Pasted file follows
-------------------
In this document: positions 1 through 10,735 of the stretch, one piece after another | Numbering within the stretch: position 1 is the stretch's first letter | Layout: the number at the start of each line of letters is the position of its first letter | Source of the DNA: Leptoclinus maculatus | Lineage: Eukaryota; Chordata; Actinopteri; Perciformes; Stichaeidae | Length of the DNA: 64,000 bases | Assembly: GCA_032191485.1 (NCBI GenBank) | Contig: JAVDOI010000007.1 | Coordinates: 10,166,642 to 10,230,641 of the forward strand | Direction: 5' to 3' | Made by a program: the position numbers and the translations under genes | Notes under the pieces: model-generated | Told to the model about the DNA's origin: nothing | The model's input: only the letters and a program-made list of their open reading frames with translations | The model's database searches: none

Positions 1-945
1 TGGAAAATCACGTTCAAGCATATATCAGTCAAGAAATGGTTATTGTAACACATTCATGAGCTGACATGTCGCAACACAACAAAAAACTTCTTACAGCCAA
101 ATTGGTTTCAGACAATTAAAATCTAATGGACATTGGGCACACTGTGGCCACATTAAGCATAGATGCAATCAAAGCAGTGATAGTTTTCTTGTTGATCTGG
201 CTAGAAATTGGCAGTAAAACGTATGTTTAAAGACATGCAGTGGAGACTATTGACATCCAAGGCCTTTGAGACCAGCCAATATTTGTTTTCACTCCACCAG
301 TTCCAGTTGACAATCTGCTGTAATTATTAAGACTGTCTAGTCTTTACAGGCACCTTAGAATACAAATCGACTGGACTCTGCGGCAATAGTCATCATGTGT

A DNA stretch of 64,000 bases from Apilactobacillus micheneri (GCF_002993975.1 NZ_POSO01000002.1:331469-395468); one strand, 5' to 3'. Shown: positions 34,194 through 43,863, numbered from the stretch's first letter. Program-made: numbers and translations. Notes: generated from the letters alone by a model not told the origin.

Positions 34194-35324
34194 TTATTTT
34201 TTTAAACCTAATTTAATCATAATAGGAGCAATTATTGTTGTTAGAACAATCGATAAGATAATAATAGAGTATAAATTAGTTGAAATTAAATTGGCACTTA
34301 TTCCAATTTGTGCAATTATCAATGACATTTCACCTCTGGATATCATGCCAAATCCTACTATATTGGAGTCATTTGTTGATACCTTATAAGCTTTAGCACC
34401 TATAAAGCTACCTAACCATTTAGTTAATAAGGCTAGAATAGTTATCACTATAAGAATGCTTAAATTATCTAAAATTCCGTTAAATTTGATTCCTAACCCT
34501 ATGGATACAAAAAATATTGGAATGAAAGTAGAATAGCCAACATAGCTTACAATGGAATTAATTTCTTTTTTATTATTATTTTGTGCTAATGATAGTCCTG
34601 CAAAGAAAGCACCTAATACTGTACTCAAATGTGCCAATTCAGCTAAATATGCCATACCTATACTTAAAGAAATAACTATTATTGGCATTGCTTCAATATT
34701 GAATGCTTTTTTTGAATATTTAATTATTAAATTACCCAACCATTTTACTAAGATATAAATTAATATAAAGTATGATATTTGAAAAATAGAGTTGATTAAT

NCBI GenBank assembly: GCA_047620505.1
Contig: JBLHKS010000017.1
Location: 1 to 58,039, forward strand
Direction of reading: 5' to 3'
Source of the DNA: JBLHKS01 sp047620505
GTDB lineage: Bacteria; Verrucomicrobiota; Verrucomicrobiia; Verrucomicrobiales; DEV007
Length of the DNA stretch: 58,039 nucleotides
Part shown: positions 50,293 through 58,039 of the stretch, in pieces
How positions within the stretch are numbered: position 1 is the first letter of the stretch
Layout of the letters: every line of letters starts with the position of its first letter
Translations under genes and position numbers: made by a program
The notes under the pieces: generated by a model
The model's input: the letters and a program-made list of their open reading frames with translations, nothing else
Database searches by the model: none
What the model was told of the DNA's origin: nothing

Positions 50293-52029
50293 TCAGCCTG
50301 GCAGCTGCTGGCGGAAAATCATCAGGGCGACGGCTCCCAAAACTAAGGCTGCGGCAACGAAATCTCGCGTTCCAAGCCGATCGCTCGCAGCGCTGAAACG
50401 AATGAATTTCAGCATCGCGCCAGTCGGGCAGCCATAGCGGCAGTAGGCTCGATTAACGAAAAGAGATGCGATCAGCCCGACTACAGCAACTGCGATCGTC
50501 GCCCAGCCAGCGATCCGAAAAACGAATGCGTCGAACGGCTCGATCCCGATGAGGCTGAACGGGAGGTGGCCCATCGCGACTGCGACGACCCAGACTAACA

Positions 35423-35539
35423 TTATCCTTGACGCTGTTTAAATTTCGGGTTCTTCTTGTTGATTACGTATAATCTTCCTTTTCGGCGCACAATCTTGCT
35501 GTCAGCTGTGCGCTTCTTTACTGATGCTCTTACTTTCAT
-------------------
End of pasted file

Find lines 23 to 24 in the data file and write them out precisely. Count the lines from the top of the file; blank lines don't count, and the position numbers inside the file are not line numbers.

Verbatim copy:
Part shown: positions 50,293 through 58,039 of the stretch, in pieces
How positions within the stretch are numbered: position 1 is the first letter of the stretch